Certainly we have teachers, school administrators, and others of us who are trying to shake things up, attempting to fill in the empty space and articulate some forward-looking ideas. And that kind of grassroots, guerrilla-style approach to leadership can be very effective, especially in a large bureaucratic structure. But it’s also a slow, scattered, largely unfocused approach to changing a system that is in love with it’s past successes, and which values inertia over almost everything else.

Ok, so none of my ravings here are meant to disparage the people in our IT department, most of whom are nice, very talented people doing a great job with the given resources. But the bottom line is that IT should not be making final decisions on what tools and techniques are used in the classroom. It should be the job of our instructional leaders, beginning with a clear definition of our instructional needs.

If they would only accept their responsibility.

More Than a Mission

Lots of companies and organizations have mission statements, the people at Automattic, the company behind WordPress.com, have written a creed for themselves instead.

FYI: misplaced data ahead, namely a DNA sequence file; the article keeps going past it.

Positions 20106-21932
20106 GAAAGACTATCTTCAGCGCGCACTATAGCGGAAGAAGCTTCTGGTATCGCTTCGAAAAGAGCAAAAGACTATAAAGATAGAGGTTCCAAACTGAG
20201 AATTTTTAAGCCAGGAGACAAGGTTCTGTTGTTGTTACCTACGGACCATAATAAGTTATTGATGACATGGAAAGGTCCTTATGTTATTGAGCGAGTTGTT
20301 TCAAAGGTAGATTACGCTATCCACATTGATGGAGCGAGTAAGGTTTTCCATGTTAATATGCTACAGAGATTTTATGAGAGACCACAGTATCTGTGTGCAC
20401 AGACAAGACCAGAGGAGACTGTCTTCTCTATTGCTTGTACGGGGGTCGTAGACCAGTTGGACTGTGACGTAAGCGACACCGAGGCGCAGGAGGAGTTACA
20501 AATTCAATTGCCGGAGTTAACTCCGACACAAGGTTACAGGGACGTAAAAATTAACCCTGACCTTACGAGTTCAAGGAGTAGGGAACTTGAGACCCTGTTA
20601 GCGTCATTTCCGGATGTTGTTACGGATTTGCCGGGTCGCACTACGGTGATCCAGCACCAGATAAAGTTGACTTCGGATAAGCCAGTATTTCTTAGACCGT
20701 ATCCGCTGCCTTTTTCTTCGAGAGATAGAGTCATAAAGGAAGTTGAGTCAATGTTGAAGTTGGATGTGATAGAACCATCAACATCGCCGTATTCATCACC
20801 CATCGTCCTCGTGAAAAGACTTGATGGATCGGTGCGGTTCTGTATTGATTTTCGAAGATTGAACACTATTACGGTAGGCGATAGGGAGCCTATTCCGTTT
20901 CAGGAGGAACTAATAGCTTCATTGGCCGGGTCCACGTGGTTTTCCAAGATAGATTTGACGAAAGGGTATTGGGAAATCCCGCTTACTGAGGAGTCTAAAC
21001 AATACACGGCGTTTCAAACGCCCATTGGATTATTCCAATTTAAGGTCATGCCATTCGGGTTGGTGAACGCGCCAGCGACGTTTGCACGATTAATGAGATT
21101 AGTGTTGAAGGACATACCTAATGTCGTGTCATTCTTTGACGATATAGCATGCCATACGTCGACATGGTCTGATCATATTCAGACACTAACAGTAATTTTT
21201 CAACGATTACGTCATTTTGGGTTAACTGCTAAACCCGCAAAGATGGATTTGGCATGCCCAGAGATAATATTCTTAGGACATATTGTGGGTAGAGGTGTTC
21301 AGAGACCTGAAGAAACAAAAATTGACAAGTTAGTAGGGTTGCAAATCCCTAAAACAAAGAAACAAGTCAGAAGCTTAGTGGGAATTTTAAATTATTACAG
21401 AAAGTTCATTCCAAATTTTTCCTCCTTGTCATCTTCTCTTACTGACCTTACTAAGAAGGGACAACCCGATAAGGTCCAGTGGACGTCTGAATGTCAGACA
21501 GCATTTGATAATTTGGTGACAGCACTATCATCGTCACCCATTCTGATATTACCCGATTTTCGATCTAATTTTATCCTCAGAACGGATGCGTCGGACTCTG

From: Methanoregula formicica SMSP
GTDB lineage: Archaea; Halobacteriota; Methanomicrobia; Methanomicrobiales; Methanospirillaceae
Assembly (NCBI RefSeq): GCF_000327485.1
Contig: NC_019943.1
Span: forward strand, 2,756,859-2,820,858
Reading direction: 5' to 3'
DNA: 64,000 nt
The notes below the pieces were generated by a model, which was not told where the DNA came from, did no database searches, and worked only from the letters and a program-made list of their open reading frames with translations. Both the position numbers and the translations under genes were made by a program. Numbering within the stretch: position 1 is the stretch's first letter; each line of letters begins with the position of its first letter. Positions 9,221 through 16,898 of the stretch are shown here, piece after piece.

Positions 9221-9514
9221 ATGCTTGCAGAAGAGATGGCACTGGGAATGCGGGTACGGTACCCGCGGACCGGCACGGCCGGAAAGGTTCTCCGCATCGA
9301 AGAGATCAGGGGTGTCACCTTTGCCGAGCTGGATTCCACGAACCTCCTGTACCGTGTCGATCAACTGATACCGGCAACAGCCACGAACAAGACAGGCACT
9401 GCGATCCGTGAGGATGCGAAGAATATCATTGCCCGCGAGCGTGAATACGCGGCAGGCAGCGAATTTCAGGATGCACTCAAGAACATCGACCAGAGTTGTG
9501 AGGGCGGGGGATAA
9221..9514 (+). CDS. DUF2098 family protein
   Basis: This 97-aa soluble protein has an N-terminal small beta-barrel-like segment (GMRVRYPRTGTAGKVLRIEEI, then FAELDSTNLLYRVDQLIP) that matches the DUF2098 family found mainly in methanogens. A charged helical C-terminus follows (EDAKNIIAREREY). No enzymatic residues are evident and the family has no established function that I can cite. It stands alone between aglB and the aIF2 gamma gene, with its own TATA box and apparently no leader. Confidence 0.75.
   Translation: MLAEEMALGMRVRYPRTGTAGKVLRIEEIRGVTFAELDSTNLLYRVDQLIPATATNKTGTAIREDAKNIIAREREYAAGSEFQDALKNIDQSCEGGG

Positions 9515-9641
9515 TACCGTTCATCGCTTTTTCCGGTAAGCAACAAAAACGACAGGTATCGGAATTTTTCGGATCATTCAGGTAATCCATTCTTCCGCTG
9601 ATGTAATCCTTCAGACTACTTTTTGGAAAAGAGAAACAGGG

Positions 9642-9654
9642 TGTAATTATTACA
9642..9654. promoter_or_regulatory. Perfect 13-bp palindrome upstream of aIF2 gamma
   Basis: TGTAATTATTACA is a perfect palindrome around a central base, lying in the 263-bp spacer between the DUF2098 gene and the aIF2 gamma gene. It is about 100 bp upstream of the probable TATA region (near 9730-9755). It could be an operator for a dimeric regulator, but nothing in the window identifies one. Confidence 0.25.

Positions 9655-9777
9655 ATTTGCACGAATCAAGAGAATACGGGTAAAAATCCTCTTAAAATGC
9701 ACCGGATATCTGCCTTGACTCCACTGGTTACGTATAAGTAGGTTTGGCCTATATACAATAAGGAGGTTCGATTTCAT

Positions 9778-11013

I will never stop learning. I won’t just work on things that are assigned to me. I know there’s no such thing as a status quo. I will build our business sustainably through passionate and loyal customers. I will never pass up an opportunity to help out a colleague, and I’ll remember the days before I knew everything. I am more motivated by impact than money, and I know that Open Source is one of the most powerful ideas of our generation. I will communicate as much as possible, because it’s the oxygen of a distributed company. I am in a marathon, not a sprint, and no matter how far away the goal is, the only way to get there is by putting one foot in front of another every day. Given time, there is no problem that’s insurmountable.

Over the years, I’ve been involved with writing more than a few mission statements for schools, offices, departments, and districts. However, with a few edits, that Automattic creed would be a great replacement for one of those bland collections of nice phrases strung together, assembled by committee and saying little of substance.